Open Thread 8-23-2008

Simply the Best — Tina Turner

This week in the comments, we joked about new lending programs for the next real estate bubble. MalibuRenter, the gentlemen who helped with the content editing of my upcoming book, makes a living patenting financial products (among other things). The following is an idea for a new patent (tongue in cheek).

Lending during the Great Housing Bubble was too messy. There were too many loan programs. Since real estate always goes up, and since people want immediate access to this appreciation to spend it like income, a new loan product which readily provides this money is in order. The Option ARM was a major innovation. By allowing for negative amortization, people were able to add to their loan balance and effectively “cash out” their equity. The problem with this loan program is that it didn’t go far enough — people still had to make payments, and they had to get HELOCs to extract the remainder.

The new loan program I am proposing is called the “Pay You” loan, or PU for short. The PU loan has no payment of any kind. The total amount of interest each month is added to the loan balance. Further, appreciation in excess of this monthly interest is sent to the borrower each month. Rather than pay for an updated appraisal each month to determine value, an automated reappraisal system which looks at the current pricing of comps can accurately determine the current market value. Since homes now pay cash to owners each month, home ownership would be very desirable, and home prices should rise steadily far in excess of the monthly interest cost. With automated appraisals, little additional servicing costs would be required. Also, lenders would find the monthly service fees an attractive feature, so they would readily peddle the PU loan to any borrower who wanted it, and since borrowers are actually being paid to own their home, everyone would want to enroll in the program.

These loan programs would be very attractive to investors because the interest income would be booked as profits, and since the balance is growing each month, the interest income gets compounded. The main problems investors in mortgage loans have is that borrowers often pay back these loans early, and the balanced decline over time. Therefore, they do not receive the rate of return reflective of the stated interest rate. With the PU loan, investors actually get a greater return due to the compounding effect. The early payback is not a problem because even if a borrower sells a home, they will quickly buy a new one to get back on the home appreciation gravy train. The PU loans may even allow for assumability and portability so the loan doesn’t need to be closed out when a buyer wants to move up or sells. It is a panacea.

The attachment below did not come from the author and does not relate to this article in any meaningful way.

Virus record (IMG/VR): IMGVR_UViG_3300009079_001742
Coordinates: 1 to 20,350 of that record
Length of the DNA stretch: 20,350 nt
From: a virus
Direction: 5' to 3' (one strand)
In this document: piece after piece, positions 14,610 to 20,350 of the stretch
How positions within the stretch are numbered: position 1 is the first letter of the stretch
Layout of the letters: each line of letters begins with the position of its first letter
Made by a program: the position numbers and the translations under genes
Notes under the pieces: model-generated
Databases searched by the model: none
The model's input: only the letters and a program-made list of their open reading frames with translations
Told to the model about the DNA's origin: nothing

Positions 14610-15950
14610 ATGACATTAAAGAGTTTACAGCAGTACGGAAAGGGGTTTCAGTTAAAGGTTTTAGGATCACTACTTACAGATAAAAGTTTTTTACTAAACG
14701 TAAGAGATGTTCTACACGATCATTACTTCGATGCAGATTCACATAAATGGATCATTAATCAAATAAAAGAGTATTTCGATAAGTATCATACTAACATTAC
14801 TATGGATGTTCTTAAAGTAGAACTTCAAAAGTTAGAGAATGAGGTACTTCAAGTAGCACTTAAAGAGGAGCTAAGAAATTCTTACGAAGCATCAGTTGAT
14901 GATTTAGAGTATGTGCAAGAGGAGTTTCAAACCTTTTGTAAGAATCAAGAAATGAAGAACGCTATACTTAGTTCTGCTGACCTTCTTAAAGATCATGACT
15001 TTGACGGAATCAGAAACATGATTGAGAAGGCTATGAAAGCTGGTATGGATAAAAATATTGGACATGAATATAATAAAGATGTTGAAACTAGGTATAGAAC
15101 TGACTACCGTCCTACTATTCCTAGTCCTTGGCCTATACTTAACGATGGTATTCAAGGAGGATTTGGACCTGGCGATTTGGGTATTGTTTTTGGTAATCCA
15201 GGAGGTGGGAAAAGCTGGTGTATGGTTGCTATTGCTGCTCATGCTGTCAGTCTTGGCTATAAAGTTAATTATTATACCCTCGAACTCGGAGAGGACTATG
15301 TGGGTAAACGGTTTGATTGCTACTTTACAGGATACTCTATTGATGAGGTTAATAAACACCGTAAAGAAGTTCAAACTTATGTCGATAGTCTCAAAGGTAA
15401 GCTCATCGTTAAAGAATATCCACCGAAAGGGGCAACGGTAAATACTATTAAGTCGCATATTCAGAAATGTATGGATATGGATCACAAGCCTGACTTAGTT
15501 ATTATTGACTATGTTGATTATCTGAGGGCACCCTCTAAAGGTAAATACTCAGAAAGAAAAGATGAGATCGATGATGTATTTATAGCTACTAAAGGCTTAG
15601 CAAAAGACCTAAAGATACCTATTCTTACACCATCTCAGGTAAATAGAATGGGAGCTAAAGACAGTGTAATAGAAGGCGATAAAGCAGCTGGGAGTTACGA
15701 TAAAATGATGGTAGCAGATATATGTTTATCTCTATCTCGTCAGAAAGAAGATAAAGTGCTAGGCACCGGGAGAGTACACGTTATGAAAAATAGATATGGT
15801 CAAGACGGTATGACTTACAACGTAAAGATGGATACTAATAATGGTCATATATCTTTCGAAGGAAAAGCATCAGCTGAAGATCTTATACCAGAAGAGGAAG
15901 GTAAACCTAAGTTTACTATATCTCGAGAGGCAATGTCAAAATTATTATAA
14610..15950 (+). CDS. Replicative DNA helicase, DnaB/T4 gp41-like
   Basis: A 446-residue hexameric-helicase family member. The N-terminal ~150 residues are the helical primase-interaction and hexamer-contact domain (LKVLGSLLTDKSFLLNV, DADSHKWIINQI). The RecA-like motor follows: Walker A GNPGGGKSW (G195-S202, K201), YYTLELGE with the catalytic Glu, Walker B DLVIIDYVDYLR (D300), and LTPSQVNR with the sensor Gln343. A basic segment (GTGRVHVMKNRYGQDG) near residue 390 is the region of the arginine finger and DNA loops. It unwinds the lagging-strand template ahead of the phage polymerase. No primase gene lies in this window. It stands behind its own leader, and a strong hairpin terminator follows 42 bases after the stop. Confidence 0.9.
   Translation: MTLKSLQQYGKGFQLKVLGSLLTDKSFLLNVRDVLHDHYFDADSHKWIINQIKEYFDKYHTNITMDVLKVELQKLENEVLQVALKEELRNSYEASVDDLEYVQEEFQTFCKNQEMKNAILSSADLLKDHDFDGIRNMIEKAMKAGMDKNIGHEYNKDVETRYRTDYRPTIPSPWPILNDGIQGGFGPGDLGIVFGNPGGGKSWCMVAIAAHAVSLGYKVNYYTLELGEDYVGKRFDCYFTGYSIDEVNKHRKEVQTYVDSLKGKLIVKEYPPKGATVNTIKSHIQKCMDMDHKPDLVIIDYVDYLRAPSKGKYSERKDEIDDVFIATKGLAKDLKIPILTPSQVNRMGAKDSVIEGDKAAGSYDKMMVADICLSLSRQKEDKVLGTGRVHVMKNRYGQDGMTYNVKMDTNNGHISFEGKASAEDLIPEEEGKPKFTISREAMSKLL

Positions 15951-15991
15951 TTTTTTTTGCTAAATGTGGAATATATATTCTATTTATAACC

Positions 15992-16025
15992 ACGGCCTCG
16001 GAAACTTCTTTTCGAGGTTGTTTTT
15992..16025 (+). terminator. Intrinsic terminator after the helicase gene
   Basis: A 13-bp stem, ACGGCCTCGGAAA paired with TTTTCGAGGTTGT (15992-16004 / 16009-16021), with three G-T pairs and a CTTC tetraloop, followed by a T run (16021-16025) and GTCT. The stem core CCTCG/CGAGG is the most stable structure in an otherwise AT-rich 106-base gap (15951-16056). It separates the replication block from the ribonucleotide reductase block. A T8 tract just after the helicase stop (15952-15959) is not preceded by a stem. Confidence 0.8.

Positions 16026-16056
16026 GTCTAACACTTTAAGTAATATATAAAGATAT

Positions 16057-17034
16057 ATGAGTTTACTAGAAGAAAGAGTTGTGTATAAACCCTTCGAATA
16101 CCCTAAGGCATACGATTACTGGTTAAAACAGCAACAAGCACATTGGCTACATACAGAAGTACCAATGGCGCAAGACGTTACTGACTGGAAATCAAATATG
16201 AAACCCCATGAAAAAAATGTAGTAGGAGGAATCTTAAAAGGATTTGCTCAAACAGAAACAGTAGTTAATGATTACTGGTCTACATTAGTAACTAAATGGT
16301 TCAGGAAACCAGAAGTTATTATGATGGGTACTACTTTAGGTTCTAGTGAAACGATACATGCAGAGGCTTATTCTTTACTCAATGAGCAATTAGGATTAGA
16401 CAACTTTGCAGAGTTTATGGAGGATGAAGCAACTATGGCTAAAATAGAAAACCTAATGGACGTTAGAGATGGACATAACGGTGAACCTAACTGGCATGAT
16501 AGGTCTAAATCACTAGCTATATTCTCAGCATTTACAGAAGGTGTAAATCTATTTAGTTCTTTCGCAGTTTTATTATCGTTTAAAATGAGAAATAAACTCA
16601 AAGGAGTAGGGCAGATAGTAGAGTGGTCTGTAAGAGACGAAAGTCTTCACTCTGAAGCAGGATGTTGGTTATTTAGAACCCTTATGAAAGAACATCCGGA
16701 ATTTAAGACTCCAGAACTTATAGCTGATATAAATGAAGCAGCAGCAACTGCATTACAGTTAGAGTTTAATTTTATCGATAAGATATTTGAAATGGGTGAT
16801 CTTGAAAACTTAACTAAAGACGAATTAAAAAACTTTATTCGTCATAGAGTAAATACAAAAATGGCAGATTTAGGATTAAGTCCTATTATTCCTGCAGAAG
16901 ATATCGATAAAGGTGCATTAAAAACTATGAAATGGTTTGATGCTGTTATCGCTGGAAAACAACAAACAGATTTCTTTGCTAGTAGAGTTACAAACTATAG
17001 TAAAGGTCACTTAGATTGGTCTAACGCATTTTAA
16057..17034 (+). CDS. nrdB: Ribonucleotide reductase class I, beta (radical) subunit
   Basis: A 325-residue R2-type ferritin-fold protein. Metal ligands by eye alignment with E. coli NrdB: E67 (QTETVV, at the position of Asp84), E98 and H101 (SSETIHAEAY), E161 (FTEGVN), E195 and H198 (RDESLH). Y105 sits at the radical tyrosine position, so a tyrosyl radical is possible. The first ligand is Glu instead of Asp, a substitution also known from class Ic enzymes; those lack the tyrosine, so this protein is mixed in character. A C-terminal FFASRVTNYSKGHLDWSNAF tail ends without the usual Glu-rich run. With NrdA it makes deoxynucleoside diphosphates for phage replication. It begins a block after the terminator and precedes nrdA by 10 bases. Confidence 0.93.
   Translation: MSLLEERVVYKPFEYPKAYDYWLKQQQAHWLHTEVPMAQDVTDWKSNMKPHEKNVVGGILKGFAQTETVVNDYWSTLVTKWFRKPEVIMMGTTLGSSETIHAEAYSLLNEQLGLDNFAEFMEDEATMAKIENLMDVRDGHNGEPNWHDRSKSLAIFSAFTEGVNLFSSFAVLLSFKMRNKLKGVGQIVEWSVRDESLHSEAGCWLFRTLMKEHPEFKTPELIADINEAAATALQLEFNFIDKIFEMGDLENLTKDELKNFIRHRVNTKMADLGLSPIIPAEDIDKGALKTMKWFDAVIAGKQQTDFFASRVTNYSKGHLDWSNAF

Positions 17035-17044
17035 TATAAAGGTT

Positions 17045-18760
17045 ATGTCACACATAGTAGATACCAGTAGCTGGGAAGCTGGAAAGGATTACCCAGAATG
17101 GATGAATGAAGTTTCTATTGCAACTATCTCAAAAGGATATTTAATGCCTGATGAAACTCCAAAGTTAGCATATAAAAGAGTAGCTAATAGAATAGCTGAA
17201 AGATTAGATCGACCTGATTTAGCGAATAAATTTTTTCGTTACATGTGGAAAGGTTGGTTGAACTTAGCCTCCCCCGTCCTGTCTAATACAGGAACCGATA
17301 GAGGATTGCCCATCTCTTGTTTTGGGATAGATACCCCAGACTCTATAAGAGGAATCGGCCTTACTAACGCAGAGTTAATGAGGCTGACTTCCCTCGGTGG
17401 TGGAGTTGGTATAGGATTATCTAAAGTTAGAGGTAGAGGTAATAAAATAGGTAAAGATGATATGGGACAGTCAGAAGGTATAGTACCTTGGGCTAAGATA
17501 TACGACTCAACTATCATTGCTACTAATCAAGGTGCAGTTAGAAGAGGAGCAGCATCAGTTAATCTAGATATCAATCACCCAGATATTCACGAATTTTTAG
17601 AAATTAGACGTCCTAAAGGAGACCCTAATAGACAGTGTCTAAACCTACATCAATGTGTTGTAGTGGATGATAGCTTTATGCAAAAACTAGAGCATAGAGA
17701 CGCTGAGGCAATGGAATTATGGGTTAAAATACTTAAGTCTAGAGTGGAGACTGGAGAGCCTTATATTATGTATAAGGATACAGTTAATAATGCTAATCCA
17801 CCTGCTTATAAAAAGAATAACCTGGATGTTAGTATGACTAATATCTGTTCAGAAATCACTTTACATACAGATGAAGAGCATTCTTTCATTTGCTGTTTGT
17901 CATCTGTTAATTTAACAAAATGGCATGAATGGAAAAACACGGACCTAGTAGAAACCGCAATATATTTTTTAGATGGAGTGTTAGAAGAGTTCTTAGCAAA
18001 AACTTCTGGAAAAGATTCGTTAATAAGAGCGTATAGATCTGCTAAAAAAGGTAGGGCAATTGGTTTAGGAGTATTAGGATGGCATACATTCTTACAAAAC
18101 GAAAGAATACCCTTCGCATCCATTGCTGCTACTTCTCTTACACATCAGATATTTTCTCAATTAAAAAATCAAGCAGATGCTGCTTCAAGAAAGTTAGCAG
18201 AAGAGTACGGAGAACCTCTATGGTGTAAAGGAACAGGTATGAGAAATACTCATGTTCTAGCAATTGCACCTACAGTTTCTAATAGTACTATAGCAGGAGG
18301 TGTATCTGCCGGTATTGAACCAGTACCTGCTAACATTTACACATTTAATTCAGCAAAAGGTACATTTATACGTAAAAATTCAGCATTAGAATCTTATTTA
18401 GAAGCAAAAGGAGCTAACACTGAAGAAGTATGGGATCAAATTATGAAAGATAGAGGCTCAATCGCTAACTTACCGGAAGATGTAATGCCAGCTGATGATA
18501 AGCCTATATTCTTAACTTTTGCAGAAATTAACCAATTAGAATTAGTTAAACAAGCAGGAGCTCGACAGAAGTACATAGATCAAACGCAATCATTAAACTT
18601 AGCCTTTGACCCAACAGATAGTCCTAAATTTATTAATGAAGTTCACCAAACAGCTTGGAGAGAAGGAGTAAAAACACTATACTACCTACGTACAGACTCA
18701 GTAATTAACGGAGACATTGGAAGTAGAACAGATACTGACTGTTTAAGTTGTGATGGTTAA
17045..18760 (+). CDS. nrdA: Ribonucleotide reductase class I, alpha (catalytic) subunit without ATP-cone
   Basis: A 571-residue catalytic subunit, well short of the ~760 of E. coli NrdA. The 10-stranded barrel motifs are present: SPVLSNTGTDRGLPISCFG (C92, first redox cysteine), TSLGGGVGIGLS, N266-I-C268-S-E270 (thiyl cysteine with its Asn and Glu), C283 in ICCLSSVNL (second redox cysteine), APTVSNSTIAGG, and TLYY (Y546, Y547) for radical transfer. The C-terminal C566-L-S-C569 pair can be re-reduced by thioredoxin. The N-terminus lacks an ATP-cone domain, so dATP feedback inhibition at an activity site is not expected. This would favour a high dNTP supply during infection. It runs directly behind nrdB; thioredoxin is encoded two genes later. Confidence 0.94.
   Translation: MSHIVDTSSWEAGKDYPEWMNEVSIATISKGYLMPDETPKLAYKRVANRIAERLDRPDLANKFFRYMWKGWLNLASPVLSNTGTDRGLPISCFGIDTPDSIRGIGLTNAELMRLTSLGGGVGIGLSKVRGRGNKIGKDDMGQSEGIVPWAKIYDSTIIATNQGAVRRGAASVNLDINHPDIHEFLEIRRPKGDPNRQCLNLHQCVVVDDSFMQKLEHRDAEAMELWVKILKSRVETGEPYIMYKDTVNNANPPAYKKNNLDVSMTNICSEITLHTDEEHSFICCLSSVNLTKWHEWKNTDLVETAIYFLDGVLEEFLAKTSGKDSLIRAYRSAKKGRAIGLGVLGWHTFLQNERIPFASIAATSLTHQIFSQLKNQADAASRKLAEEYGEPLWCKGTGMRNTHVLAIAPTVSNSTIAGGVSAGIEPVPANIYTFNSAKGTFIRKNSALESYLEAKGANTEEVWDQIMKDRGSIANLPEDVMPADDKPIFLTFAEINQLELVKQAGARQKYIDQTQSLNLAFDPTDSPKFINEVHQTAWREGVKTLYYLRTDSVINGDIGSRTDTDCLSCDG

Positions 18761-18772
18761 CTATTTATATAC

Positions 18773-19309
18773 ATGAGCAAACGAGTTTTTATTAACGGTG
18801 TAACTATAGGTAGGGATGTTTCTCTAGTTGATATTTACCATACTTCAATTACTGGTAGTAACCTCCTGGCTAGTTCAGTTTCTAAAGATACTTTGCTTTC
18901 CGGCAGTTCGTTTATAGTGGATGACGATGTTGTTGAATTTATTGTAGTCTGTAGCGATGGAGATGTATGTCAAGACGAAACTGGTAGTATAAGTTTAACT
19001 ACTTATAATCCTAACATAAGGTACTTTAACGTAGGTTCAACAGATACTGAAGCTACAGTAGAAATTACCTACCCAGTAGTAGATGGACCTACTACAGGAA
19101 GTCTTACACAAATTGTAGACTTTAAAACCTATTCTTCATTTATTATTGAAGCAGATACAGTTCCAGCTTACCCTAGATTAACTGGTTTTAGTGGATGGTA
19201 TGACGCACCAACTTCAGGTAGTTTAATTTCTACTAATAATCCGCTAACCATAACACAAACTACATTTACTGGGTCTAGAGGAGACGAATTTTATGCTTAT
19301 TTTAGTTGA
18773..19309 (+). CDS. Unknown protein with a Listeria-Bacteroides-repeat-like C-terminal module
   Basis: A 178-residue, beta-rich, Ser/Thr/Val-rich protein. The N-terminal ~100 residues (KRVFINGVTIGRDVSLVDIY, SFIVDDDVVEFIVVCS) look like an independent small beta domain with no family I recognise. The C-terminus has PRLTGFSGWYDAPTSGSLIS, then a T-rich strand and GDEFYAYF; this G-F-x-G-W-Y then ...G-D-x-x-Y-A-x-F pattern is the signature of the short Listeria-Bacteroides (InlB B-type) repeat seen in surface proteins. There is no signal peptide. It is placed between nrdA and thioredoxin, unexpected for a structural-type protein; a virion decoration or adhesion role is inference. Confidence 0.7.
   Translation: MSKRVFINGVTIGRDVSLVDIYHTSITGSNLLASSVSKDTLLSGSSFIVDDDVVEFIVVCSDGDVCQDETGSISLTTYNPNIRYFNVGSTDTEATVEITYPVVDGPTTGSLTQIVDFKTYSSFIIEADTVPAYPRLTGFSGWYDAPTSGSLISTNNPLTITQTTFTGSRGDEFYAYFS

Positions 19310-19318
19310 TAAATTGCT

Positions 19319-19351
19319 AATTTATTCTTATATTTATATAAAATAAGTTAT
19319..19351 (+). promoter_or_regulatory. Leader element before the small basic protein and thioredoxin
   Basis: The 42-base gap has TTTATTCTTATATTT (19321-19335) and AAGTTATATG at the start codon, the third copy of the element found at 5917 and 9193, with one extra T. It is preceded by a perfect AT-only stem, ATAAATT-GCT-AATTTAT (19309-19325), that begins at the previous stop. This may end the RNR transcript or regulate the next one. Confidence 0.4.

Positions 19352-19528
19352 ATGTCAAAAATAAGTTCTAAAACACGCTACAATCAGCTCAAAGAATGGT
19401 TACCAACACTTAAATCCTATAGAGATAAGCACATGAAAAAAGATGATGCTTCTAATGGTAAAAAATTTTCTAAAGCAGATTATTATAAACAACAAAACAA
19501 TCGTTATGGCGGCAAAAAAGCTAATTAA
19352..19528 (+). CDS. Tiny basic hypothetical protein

Now we just need home prices to always go up…


I call you,when I need you my hearts on fire
You come to me, come to me, wild and wild

You come to me, give me everything I need
Give me a lifetime of promises and a world of dreams
Speak the language of love like you know what it means
And it cant be wrong, take my heart and make it strong, baby

Youre simply the best, better than all the rest, better than anyone, anyone
Ive ever met!
Im stuck on your heart, I hang on every word you say
Tear us apart, baby I would rather be dead

In your heart I see the start of every night and every day
In your eyes, I get lost, I gte washed away
Just as long as Im here in your arms I could be in no better place…

Simply the Best — Tina Turner

22 thoughts on “Open Thread 8-23-2008

  1. scott

    LOL…actually to go one better, why even wait for my house to go up in value, since the house always goes up why cant you also pay me next years appreciation now as well? We can call it the Pay U Tommorow price with no amortiZation (the PUTZ)

    1. firsttimehomebuyer

      New programs would not be necessary if Congress would keep down payment assistance programs already in existence, such as 3% homebuyer assistance programs!

  2. Chris

    I didn’t check out IHB for the past few days and so I’ll leave my comments now.

    22 Claret sales price back in ’06 is a freaking joke. I sold my 2b/2b Oak Creek condo a bit less than that price and that condo was WAY better than this crapo 22 Claret with 1b/2b/1d (2 bed my foot).

    Regarding the current RE state, the so-called knife catchers are mostly real homeowners who are going to stay for a while and so a further drop in RE price are going to be caused by 1) more foreclosure homes coming into market and 2) distress gamblers.

    Anyway, JMHO (observation and not opinion).

    1. Chris